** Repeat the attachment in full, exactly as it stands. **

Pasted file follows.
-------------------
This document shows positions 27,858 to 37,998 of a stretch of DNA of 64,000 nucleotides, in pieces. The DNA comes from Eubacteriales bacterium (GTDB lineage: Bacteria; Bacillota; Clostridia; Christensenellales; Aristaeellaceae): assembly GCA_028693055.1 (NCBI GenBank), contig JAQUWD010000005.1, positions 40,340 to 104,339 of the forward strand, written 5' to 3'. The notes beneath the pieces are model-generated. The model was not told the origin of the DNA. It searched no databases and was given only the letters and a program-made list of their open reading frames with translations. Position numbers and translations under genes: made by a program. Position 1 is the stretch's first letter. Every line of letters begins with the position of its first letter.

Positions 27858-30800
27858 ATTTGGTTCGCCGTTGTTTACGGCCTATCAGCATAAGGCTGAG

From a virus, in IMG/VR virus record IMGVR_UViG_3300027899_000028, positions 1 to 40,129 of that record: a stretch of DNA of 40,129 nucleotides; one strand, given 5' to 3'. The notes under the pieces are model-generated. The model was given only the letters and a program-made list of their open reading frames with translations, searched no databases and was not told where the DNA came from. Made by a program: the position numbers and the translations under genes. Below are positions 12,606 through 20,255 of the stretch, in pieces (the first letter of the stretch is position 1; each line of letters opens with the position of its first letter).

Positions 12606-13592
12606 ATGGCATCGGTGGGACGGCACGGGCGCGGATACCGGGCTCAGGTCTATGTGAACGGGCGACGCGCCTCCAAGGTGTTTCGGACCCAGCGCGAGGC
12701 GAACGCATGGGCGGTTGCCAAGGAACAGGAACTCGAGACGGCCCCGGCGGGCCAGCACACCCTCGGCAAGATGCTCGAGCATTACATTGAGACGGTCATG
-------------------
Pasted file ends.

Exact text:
This document shows positions 27,858 to 37,998 of a stretch of DNA of 64,000 nucleotides, in pieces. The DNA comes from Eubacteriales bacterium (GTDB lineage: Bacteria; Bacillota; Clostridia; Christensenellales; Aristaeellaceae): assembly GCA_028693055.1 (NCBI GenBank), contig JAQUWD010000005.1, positions 40,340 to 104,339 of the forward strand, written 5' to 3'. The notes beneath the pieces are model-generated. The model was not told the origin of the DNA. It searched no databases and was given only the letters and a program-made list of their open reading frames with translations. Position numbers and translations under genes: made by a program. Position 1 is the stretch's first letter. Every line of letters begins with the position of its first letter.

Positions 27858-30800
27858 ATTTGGTTCGCCGTTGTTTACGGCCTATCAGCATAAGGCTGAG

From a virus, in IMG/VR virus record IMGVR_UViG_3300027899_000028, positions 1 to 40,129 of that record: a stretch of DNA of 40,129 nucleotides; one strand, given 5' to 3'. The notes under the pieces are model-generated. The model was given only the letters and a program-made list of their open reading frames with translations, searched no databases and was not told where the DNA came from. Made by a program: the position numbers and the translations under genes. Below are positions 12,606 through 20,255 of the stretch, in pieces (the first letter of the stretch is position 1; each line of letters opens with the position of its first letter).

Positions 12606-13592
12606 ATGGCATCGGTGGGACGGCACGGGCGCGGATACCGGGCTCAGGTCTATGTGAACGGGCGACGCGCCTCCAAGGTGTTTCGGACCCAGCGCGAGGC
12701 GAACGCATGGGCGGTTGCCAAGGAACAGGAACTCGAGACGGCCCCGGCGGGCCAGCACACCCTCGGCAAGATGCTCGAGCATTACATTGAGACGGTCATG